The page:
Every Candidate, in every constituency, will, as I do, make retrenchment an essential part of his programme. All that I can possibly say, knowing how great are the difficulties, is that we should do our best to secure it. It will also be our endeavour in any way in our power to help trade, and the method of doing this, which seems to me most helpful, is the development of trade within the Empire itself. The markets, which for the time at least, as a consequence of the war, we have lost in Europe, can best be replaced by further development of trade with overseas countries, and especially of trade within the British Empire. We propose, therefore, immediately to consult the Governments of the self-governing Dominions and, if they approve, to summon, as early as possible, an Economic Conference with the view of finding in what way by mutual co-operation we can best develop the vast trade of which, in my opinion, the resources of the Empire admit.

There is one branch of industry to which I must specially refer. As a consequence of the war, agriculture, the greatest of our national industries, is in a most serious condition, and demands the practical sympathy of the Government. It is not easy to specify the exact method by which that sympathy can be shown, but we shall immediately examine the whole problem afresh in the hope of making proposals which will assist the agricultural community to overcome the difficulties that now confront them.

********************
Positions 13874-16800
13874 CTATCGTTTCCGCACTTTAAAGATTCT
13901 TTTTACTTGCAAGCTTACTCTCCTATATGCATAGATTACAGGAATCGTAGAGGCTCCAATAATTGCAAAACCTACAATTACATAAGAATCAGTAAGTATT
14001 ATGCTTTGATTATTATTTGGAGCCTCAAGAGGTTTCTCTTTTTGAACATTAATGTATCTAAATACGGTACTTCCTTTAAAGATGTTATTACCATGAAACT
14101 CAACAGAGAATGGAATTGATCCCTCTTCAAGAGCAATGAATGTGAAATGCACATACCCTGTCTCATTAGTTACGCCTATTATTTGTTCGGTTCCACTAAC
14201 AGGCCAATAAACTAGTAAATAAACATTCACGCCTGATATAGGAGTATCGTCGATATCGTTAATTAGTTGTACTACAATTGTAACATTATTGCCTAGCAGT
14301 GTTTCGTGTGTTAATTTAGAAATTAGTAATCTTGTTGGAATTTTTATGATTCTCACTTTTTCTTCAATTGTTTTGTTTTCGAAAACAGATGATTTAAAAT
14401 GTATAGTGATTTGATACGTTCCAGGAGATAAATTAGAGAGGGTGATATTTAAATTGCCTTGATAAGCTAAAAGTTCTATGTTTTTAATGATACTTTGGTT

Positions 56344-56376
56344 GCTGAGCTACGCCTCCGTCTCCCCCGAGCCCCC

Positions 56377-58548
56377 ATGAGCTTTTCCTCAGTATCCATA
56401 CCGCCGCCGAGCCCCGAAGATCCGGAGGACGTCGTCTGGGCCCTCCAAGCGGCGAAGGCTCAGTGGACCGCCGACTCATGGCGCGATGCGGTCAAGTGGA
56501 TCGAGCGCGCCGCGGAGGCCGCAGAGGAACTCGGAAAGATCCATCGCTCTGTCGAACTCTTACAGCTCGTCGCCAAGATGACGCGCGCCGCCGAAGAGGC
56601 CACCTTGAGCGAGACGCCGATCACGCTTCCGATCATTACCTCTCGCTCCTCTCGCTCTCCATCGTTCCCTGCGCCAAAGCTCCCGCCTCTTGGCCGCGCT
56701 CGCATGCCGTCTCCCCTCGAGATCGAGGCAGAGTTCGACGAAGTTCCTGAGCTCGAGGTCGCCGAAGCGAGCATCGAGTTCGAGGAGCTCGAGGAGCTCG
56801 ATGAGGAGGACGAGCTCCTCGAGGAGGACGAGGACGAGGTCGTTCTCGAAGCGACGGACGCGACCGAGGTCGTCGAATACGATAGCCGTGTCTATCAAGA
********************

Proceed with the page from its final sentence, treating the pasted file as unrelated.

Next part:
There are many measures of legislative and administrative importance which, in themselves, would be desirable, and which, in other electorate. But I do not feel that they can, at this moment, claim precedence over the nation's first need, which is, in every walk of life, to get on with its work with the minimum of interference at home and of disturbance abroad.